National debates around social protection and welfare provision have long been permeated by the discourse on deservingness, dividing the scene between high and middle-income earners (the yacht owners and cruise goers) who “contribute” to society through taxes and their hard work, versus “the others”, “the poor” (left to their precarious rafts) that require support from the State. The way this scene has been scripted, we were never all in the same boat. Nonetheless, we have argued elsewhere that everyone contributes to society, and that the static and rigid distinction of who “the poor” are, is somewhat artificial.
But does the current COVID-19 pandemic change that perspective on who deserves State support and who is vulnerable to shocks, risks and pandemics?
Yes, we are in the same boat
I have never been much of a sea lover, but I have always been a firm believer that we are all in the same boat despite structural inequalities that leave many in society behind. Never has advocating for social protection systems for all based on human rights principles and social justice been so crucial as it is during this COVID-19 pandemic.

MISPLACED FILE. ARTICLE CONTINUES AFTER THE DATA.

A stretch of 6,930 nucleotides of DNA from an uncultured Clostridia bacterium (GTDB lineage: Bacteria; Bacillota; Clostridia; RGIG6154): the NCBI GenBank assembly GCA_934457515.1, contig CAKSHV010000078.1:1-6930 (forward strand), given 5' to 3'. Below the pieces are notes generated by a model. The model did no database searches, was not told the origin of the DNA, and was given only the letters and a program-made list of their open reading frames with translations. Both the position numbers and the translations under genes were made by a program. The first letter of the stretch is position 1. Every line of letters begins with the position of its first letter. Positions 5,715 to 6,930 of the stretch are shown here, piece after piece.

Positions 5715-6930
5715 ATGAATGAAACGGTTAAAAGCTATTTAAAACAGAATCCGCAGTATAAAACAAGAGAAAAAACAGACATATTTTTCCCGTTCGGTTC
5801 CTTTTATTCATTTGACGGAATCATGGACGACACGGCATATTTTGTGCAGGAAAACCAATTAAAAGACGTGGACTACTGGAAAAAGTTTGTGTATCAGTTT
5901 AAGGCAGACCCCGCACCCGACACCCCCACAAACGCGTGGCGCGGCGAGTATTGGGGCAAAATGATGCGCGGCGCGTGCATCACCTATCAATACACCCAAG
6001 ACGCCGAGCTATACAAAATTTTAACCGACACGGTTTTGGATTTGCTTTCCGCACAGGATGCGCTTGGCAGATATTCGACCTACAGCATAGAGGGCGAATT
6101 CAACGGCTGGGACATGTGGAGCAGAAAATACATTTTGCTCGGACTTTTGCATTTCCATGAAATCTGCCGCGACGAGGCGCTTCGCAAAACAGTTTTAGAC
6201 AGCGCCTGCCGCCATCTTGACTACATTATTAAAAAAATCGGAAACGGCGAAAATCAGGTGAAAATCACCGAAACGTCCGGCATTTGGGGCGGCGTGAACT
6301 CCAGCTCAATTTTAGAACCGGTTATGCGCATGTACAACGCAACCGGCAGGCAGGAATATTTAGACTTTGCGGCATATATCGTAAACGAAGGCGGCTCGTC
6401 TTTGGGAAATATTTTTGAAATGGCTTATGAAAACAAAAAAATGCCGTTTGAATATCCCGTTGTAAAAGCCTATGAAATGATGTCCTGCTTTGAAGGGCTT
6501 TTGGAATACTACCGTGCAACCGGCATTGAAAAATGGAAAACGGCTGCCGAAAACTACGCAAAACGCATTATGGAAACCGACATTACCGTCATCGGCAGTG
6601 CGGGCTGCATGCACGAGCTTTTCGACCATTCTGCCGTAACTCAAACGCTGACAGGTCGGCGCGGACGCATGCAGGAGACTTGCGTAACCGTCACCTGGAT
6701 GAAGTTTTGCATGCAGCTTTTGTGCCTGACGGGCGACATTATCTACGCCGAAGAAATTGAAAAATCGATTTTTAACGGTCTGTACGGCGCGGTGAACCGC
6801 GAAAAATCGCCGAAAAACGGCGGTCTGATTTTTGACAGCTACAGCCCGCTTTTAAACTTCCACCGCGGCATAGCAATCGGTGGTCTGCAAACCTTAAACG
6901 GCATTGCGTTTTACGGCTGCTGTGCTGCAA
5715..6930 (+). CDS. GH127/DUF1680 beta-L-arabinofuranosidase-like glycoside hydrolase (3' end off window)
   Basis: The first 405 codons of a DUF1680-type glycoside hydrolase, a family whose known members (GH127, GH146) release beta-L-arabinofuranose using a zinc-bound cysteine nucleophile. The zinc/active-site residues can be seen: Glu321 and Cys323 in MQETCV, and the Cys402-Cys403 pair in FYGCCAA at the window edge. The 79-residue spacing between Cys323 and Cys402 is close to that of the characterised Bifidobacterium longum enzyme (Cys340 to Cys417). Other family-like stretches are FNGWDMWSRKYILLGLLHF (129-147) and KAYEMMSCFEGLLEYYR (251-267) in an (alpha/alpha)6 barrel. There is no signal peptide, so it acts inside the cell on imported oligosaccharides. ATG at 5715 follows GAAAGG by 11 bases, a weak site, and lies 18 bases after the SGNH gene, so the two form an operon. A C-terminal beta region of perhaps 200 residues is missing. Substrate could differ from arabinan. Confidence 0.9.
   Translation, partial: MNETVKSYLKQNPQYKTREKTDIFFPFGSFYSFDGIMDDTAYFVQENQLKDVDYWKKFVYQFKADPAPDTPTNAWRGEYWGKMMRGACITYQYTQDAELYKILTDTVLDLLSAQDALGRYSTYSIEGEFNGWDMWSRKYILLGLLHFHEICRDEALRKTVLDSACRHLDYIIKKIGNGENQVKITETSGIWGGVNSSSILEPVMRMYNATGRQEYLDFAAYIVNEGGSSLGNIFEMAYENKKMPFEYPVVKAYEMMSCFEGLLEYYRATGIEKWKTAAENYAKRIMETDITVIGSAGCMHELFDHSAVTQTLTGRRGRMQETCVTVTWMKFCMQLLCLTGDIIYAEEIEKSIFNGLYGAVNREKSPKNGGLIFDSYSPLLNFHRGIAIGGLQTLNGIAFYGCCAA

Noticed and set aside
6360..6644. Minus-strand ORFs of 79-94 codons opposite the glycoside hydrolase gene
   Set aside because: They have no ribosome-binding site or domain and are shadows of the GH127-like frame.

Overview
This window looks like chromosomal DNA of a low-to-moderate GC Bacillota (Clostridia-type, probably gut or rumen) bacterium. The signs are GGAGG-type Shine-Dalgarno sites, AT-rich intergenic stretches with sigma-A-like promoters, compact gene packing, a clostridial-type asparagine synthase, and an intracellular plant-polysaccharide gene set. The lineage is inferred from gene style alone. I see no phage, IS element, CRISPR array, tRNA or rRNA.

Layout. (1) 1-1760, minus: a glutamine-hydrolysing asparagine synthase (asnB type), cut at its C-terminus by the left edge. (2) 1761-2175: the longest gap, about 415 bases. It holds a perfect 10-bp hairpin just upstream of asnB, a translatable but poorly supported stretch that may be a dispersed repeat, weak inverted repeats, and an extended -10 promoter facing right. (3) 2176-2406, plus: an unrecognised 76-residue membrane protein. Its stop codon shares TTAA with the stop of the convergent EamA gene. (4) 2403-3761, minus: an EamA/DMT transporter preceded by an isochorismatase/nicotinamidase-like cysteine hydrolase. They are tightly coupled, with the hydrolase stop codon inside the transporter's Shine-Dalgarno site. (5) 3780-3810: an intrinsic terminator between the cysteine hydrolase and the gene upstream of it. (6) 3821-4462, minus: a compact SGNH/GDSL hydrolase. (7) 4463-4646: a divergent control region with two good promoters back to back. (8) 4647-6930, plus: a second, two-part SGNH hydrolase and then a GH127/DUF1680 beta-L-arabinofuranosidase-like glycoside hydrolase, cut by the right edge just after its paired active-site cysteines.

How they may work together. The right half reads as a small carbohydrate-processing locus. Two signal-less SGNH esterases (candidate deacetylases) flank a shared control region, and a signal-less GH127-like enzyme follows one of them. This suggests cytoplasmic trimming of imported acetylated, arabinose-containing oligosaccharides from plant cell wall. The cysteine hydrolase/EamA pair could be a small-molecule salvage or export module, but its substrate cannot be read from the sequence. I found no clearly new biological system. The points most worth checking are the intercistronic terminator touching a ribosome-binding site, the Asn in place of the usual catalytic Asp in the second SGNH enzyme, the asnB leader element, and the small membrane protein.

Our societies and technocratic experts in the fields of international development and social policy have decisively improved our understanding of poverty. We no longer see it as merely a lack of income, and we have advanced significantly in developing a wide set of tools to measure poverty from a multidimensional perspective and incorporating human rights considerations into global debates.
But has this nuanced understanding of poverty filtered through to national dialogues and mainstream thinking? Do we see poverty as something we, ourselves, could experience? Or is it just for a different segment of society, the “others”?
Unfortunately, there is still an underlying assumption in many societies that poverty is linked to personal rather than structural failings — that it is an individual lack of drive that perpetuates poverty rather than our collective inability to put in place proper social and economic policies to address poverty.
And of course, the storytelling around who “the poor” are, as well the circumstances that lead people to experience poverty, have a stark impact on our preferences for where our tax money should go, and on the policies that our policy makers devise.
Are the old lifeboats enough?
So will we reach for the sorts of responses most societies relied on during non-pandemic times? A “lifeboat” approach that tosses out floating rings and rickety dinghies to those who fall overboard? The prevailing social protection policy “solutions” have comprised: making sure that only the most “deserving poor” in our societies access State support; that we use “scarce resources” in the most effective ways to make it last; welfare systems that apply sanctions and conditions to service delivery so that individuals prove their deservingness; and a complete disregard of the fact that social protection is a right, not a State handout. This has been true in countries as diverse as the richest country, the United States, to middle-income countries in Latin America, to many low-income countries across the world.